Arguments were also put forward challenging the constitutional validity of setting up the NAA without any methodology prescribed for profiteering. The court has posted the matter to March 4.
Earlier, the court had clubbed petitions of over 50 companies including HUL, Abbott, Johnson & Johnson, Philips, Acme Developers, Samsonite, Jubilant Foods, Nestlé, Whirlpool, Samsung, Subway, Reckitt Benckiser and Patanjali, against NAA, Abhishek Rastogi, counsel for several petitioners said.
On behalf of the companies, Rastogi, partner at Khaitan & Co, argued, “There have been various instances where the process has not been followed — there is no recording of the prima facie evidence or any conclusive report by the standing committee or the screening committee.”
He also cited instances of parties being investigated even when they were not making supply.
The counsel also said that there were cases where real estate projects commencing after the GST cut-off date had been investigated for alleged profiteering.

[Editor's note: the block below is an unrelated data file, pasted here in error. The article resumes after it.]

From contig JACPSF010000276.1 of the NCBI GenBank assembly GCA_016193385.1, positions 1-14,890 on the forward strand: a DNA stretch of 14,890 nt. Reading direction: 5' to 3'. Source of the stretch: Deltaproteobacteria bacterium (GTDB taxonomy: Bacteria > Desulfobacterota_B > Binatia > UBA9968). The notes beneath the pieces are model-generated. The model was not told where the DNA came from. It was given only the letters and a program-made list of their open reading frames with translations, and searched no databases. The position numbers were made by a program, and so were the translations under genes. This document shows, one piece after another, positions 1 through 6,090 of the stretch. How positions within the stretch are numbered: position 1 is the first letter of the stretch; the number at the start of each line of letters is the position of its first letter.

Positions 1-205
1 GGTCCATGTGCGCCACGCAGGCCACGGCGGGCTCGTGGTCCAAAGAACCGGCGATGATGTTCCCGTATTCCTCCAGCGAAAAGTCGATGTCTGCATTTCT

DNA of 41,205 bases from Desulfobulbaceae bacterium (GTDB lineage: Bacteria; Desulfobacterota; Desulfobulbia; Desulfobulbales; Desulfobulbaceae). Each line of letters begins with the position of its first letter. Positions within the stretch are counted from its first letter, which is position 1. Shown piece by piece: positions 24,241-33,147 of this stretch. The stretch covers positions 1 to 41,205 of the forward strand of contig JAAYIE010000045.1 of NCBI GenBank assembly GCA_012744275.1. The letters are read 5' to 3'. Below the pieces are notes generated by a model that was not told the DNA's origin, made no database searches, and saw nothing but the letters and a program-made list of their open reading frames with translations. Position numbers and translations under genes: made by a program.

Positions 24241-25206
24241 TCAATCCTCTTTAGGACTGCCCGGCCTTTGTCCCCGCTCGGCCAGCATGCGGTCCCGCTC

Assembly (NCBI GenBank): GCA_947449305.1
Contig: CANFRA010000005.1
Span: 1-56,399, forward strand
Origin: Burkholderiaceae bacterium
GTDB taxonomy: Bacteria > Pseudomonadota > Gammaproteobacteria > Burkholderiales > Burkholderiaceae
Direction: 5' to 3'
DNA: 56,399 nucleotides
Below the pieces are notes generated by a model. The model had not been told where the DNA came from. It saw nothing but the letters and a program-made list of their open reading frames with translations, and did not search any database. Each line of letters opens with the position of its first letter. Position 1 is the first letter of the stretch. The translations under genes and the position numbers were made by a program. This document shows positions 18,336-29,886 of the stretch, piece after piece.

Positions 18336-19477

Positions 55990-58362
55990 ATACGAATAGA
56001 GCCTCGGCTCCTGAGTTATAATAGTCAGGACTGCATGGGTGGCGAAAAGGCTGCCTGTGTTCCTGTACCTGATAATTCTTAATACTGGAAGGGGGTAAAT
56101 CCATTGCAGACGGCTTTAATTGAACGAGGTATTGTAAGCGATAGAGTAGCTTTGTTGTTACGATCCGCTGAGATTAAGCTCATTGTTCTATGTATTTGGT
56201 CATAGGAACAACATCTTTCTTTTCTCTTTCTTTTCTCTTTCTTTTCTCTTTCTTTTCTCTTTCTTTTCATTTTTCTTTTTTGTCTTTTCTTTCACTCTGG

“The first test of anti-profiteering is that there should be a decrease in the tax rate or increase in input tax credit. The instances where there is an absence of these two factors, we have taken them to the court at the DGAP (Directorate General of Anti-profiteering) stage itself,” he argued.
Clause 171 has been inserted in the GST Act which provides it mandatory for companies to pass on the benefit due to the reduction in the rate of tax or from input tax credit to the consumer by way of commensurate reduction in prices.
“The constitutional validity of anti-profiteering provisions was argued today. The validity of the provisions mentioned in Section 171 needs to be tested in the absence of any methodology prescribed to determine the quantum of profiteering,” Rastogi said.
He said at this stage, the court wanted to determine whether provisions of anti-profiteering were constitutional. After the court decides the legality of the provisions, it would go into details of individual facts, he informed.